Patients undergoing colon surgery often face a long and difficult recovery because the traditional “open” procedures are highly invasive. In most cases, surgeons are required to make a long incision. Surgery results in an average hospital stay of a week or more and usually 6 weeks of recovery.
The colon is the large intestine; it is the lower part of your digestive tract. The intestine is a long, tubular organ consisting of the small intestine, the colon (large intestine) and the rectum, which is the last part of the colon. After food is swallowed, it begins to be digested in the stomach and then empties into the small intestine, where the nutritional part of the food is absorbed. The remaining waste moves through the colon to the rectum and is expelled from the body. The colon and rectum absorb water and hold the waste until you are ready to expel it.
A technique known as minimally invasive robotic colon surgery allows surgeons to perform many common colon procedures through small incisions. Depending on the type of procedure, patients may leave the hospital in a few days and return to normal activities more quickly than patients recovering from open surgery.
In most robotic colon resections, surgeons operate through 4 or 5 small openings (each about a quarter inch) while watching an enlarged image of you’s internal organs on a television monitor. In some cases, one of the small openings may be lengthened to 2 or 3 inches to complete the procedure.
Results may vary depending upon the type of procedure and patient’s overall condition. Common advantages are:
Although robotic colon resection has many benefits, it may not be appropriate for some patients. Obtain a thorough medical evaluation by a surgeon qualified in robotic colon resection in consultation with your primary care physician to find out if the technique is appropriate for you.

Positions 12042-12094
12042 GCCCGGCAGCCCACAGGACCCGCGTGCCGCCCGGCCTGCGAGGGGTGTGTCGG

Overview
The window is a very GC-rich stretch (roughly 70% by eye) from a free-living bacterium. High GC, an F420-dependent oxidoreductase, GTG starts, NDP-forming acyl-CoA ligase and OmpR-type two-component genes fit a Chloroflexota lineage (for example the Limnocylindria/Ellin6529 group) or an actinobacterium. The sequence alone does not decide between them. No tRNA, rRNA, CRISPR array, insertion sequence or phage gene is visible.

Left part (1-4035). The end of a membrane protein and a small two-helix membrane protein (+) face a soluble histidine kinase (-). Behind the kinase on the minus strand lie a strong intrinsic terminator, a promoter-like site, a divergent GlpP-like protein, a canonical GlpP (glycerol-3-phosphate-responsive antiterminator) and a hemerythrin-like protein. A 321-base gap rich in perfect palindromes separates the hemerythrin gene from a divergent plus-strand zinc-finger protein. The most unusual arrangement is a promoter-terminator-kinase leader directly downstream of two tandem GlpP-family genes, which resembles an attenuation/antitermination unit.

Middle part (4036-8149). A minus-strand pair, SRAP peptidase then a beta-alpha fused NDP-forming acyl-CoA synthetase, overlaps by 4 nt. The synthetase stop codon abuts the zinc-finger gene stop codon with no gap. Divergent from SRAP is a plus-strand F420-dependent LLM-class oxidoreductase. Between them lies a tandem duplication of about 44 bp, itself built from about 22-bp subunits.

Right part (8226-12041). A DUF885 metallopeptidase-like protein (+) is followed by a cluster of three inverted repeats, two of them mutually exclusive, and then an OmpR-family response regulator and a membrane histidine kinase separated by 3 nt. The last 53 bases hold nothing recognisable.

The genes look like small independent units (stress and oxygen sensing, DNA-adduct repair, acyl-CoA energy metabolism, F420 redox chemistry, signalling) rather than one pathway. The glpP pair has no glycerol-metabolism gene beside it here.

Most diseases of the colon are diagnosed with one of two tests: a colonoscopy or barium enema. A colonoscope is a soft, bendable tube about the thickness of the index finger which is inserted into the anus and then advanced through the entire large intestine. A barium enema is a special X-ray where a white “milk-shake fluid” is flushed into the rectum and by using mild pressure is pushed throughout the entire large intestine. These tests allow our surgeons to look inside of the colon. Sometimes a CT scan of the abdomen will be necessary. Prior to the operation, other blood tests, electrocardiogram (EKG) or a chest x-ray might be required.
“Robotic” surgery describes the techniques a surgeon uses to gain access to the internal surgery site.
Most laparoscopic colon procedures start the same way. Using a cannula (a narrow tube-like instrument), our surgeons enter the abdomen. A laparoscope (a tiny telescope connected to a video camera) is inserted through the cannula, giving our surgeons a magnified view of you’s internal organs on a television monitor. Several other cannulas are inserted to allow us to work inside and remove part of the colon. The entire procedure may be completed through the cannulas or by lengthening one of the small cannula incisions.
In a number of patients the robotic method cannot be performed. Factors that may increase the possibility of choosing or converting to the “open” procedure may include:
The decision to perform the open procedure is a judgment decision made by our surgeons either before or during the actual operation. When we feel that it is safest to convert the robotic procedure to an open one, this is not a complication, but rather sound surgical judgment. The decision to convert to an open procedure is strictly based on patient safety.
After the operation, it is important to follow your doctor’s instructions. Although many people feel better in a few days, remember that your body needs time to heal.
These complications include:
Be sure to call our surgeons if you develop any of the following:
Have Questions? Call (201) 343-3433 or request an appointment online.